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An Automated External Defibrillator (AED) is a secure device that analyzes the heart rhythm of someone experiencing Sudden Cardiac Arrest (SCA). So, what is an automated external Defibrillator AED used for? The device conveys a curative electric shock to the heart to restore the normal rhythm. You can purchase an AED for home as the mobile device is easy to use. In America, you can also find the device in public places and corporations. It consists of a battery, and pad electrodes that detect and interpret the heart rhythm, then convey electrical shock if necessary.

Types of AEDs

AEDs are in two categories.

  • Public access AEDs are mainly found in public areas like airports, schools, community centers, government buildings, or hospitals. These devices are intended for use by any layman with minimal training to save a life.
  • Professional AEDs for emergencies, such as Emergency Medical Technicians (EMTs) or paramedics. EMTs and paramedics are trained to use AED to save lives.

In both categories, AEDs are further classified as semi or fully automated. The former analyzes the heart’s rhythm, and if it senses an abnormality that requires a shock, it cues the user to hit a button that delivers an electric shock (defibrillation). The latter has no user intervention as it inspects the heart’s rhythm and then conveys a defibrillation shock if the device software prompts it.

When Is An Aed Right For A Home?

If you or a loved one have experienced cardiac arrest, you may need an AED. Consider these factors before buying the device.

  • Risk of SCA – a health care provider can recommend the device if you’re at high risk of SCA.
  • In-house members training – If you’re living alone, the device might not be of service to you at the time of need. You need to have someone with basic training on how to use the AED.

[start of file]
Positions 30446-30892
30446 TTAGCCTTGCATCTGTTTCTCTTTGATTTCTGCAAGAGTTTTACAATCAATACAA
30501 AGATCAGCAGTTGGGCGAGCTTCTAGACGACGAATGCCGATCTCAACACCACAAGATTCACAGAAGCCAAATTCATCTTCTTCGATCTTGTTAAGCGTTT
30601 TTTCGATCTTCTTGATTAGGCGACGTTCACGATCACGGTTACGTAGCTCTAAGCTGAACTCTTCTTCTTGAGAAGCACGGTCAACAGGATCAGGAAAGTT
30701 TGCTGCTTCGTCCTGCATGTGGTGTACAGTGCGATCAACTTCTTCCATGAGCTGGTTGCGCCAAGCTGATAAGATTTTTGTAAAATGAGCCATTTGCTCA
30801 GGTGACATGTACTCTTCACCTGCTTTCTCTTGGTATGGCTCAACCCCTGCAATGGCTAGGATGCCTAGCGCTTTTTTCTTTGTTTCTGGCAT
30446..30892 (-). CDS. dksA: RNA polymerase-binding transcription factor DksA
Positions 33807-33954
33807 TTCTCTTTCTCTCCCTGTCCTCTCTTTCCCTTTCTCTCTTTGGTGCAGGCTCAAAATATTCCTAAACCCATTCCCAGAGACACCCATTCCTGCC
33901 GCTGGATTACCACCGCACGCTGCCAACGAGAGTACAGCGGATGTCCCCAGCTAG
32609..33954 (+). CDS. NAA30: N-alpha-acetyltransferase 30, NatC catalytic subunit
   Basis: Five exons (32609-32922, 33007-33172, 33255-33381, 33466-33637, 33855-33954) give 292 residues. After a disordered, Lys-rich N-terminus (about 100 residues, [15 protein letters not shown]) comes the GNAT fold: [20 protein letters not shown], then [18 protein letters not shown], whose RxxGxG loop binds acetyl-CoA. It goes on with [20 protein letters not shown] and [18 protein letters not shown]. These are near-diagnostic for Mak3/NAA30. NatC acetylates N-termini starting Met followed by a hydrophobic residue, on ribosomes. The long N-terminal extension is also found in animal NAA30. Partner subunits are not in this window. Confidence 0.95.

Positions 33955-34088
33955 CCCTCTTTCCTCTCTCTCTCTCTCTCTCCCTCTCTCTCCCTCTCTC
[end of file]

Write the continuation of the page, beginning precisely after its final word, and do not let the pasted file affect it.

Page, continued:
• Costs – Home AEDs can be costly since no insurance covers them.
  • Quality of life – If the medical conditions one faces are fatal, like a weak heart that hasn’t responded to medication, one might choose not to be resuscitated by any means.

How To Use An AED


You can use AED devices on anyone; adults, children, and infants by following prompts to save a life. You place the device close to the victim’s head and plug it into a power socket. Some models may require the push of a button to switch on, but others do so automatically after lifting the lid. The next step is to expose the chest, dry off any moisture, and apply the pads to the chest below the collarbone. One pad goes to the right side and the other to the left.

Trained Rescuers

Trained rescuers will perform Cardio Pulmonary Resuscitation (CPR) on a victim while the other gets the AED ready for use. When ready, the AED is placed around the hands of the person giving CPR, and it should continue until the AED is ready for use. Once to analyze the heart rhythm, AED will prompt the person giving CPR to stop. The final step is to clear the victim and shock. No one should touch the victim’s clothes while the analysis goes on.

The Proper Use of AED and Maintenance

You can install an AED for home use, but you must ensure that your family, visitors, and friends know its location. They should also know how the device functions and how to use it. The AED should work correctly to ensure it serves its intended purpose at home. Follow these tips to buy and maintain an AED at home:

  • Ensure the AED is approved by the Food and Drug Administration (FDA) Visit the official FDA website to find the supported devices.
  • Register with the AED manufacturer to receive important safety messages like alerts and recalls. You should also keep checking the manufacturer’s website to remain afloat with any information concerning your device.
  • Consider getting training for you and others who might use the home AED. You can get the necessary training from the American Red Cross.
  • Not all cardiac arrest situations need AED rescue. The people who might use the device need to know the alternative steps to take if the AED doesn’t prompt for a shock, yet the victim is unresponsive.
  • Place your AED in an easy-to-reach area and ensure people know where.
  • Change batteries as often as the manufacturer recommends, mainly after four years. Replace the electrode pads and have spare ones with you, and always follow the manufacturer’s guidelines.
  • Home AEDs will test themselves now and then. Ensure you place the device where you can hear the alarm and if it keeps beeping and flashing light, call the manufacturer. Always the manufacturer’s number close as it will come in handy.
  • Be specific about which AEDs to buy; some are meant for home use, and others are not. Do thorough research before buying. Alternatively, since AEDs are a quick way to save lives, consult a healthcare provider and get basic training on their function and how to use it before purchasing one.